HEALTH

Study: Probiotic strain effective in alleviating IBS

BY Michael Johnsen

CLEVELAND A new study published in the March issue of Postgraduate Medicine found that a strain of probiotic bacteria, Bacillus coagulans GBI-30, PTA-6086 was effective in relieving abdominal pain and bloating in subjects with irritable bowel syndrome.

As many as 25% of the U.S. population suffer from IBS, a condition characterized by a number of digestive problems. The new study adds to the growing body of evidence that certain probiotics can help with IBS and provides hope for IBS sufferers of a new option.

“IBS is the most common functional gastrointestinal disorder and represents a tremendous public health problem,” stated Nicholas Talley, author of a scientific review article about the impact functional gastrointestinal disorders have on society.

The study found that subjects taking the Bacillus coagulans probiotic strain experienced statistically significant reductions in abdominal pain and bloating versus baseline at each of the weekly measurements taken throughout the 8-week study. Subjects taking placebo experienced statistically significant reductions in just two of the weekly abdominal pain measurements and saw no statistically significant effect in bloating.

“This study helps confirm that Bacillus coagulans is effective in IBS,” stated Larysa Hun, author of the 44-subject study. “A combination of Bacillus coagulans, Lactobacillus acidophilus, and Streptococcus thermophilus was previously shown in a clinical trial to significantly improve IBS symptoms, but it was not possible to determine what effect, if any, each strain had by itself.”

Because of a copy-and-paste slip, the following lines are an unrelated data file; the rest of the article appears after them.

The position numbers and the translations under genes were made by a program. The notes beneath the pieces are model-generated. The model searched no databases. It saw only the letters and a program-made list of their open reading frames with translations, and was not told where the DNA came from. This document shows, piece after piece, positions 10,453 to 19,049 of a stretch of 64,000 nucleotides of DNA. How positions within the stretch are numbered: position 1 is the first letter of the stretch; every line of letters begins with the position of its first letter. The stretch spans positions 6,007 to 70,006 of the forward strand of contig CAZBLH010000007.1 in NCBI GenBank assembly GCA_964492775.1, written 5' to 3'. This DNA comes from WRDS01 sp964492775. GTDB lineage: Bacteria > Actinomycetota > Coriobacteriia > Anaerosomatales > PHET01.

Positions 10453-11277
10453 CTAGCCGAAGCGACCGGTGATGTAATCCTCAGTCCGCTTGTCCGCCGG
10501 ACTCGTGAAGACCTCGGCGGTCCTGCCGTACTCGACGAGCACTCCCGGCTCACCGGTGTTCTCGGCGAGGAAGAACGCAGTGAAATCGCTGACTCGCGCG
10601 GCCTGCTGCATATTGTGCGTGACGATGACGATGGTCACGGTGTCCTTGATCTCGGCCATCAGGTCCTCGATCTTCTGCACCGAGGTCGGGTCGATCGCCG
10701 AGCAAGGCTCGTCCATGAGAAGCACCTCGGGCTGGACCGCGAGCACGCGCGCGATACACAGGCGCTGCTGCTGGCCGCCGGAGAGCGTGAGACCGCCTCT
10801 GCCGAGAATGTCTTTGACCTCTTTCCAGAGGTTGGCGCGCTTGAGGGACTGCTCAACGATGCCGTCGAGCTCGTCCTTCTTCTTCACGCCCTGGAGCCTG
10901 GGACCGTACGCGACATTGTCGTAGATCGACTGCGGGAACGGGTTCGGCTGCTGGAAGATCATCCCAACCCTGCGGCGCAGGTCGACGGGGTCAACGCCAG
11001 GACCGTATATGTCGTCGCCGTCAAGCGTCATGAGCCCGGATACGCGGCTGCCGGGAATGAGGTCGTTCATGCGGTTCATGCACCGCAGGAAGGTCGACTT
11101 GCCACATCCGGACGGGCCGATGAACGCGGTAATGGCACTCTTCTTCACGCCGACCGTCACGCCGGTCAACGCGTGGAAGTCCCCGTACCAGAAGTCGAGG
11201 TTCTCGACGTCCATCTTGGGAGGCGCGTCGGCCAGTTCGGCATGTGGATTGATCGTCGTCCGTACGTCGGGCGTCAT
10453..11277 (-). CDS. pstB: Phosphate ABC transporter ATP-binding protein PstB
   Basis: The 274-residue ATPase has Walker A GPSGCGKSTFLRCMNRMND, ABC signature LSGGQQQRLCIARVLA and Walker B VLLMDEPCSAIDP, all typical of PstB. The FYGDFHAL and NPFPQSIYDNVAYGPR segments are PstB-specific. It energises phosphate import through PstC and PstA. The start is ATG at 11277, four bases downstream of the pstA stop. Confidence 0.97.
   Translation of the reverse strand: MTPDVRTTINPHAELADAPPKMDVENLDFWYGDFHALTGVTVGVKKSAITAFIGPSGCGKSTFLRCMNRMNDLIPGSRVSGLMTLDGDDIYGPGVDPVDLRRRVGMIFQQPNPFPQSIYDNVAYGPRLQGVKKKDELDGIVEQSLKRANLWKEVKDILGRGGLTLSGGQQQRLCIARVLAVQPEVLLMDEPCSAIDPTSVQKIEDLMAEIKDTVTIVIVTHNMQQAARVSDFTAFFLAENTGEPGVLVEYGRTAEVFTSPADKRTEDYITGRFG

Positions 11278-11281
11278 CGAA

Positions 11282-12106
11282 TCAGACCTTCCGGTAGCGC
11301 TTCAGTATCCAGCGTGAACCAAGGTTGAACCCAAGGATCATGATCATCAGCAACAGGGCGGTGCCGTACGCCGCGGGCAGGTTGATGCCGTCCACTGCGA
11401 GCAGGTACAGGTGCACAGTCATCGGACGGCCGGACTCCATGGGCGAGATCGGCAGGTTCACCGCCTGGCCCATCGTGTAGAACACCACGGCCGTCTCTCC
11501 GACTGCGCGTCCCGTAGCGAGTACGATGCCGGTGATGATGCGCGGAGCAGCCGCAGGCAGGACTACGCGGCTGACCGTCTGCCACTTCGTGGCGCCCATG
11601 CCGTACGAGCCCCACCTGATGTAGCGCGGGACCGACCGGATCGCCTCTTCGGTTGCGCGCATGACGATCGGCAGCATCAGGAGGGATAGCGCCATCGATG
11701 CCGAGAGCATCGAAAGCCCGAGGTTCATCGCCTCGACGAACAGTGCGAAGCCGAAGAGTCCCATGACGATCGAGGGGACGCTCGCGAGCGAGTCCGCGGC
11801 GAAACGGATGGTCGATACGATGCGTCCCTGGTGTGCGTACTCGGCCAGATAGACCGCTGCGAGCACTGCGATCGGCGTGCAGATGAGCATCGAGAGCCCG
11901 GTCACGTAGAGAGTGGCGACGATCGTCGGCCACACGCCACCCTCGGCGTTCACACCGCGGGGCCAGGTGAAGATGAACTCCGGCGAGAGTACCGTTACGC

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Study: Higher doses of Vitamin D reduce bone fractures in seniors

BY Michael Johnsen

CHICAGO A meta-analysis published Monday in the “Archives of Internal Medicine” determined that higher doses of vitamin D supplementation, of more than 400 International Units daily, could reduce the number of fractures in seniors by at least 20%.

The meta-analysis was performed on the efficacy of oral supplemental vitamin D in preventing nonvertebral and hip fractures among older individuals, and included 12 double-blind randomized controlled trials for nonvertebral fractures and 8 RCTs for hip fractures comparing oral vitamin D, with or without calcium, with calcium or placebo.

The higher dose reduced nonvertebral fractures in community-dwelling individuals by 29% and institutionalized older individuals by 15%, and its effect was independent of additional calcium supplementation.

KelloggsDRSNhttp://www.centerstoregrowth.com

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Influenza activity levels off as flu season nears its end

BY Michael Johnsen

ATLANTA This year’s flu and cold season is nearing its end, the Centers for Disease Control and Prevention reported Friday, as influenza activity decreased slightly in the United States for the week ended March 14.

Influenza-like illnesses decreased nationally and in 8-of-the-9 regions, compared with the previous week, the CDC reported.

A total of 30 states reported widespread influenza activity, while 18 states reported regional activity. Two states reported local influenza activity; and Puerto Rico and the District of Columbia reported sporadic influenza activity.

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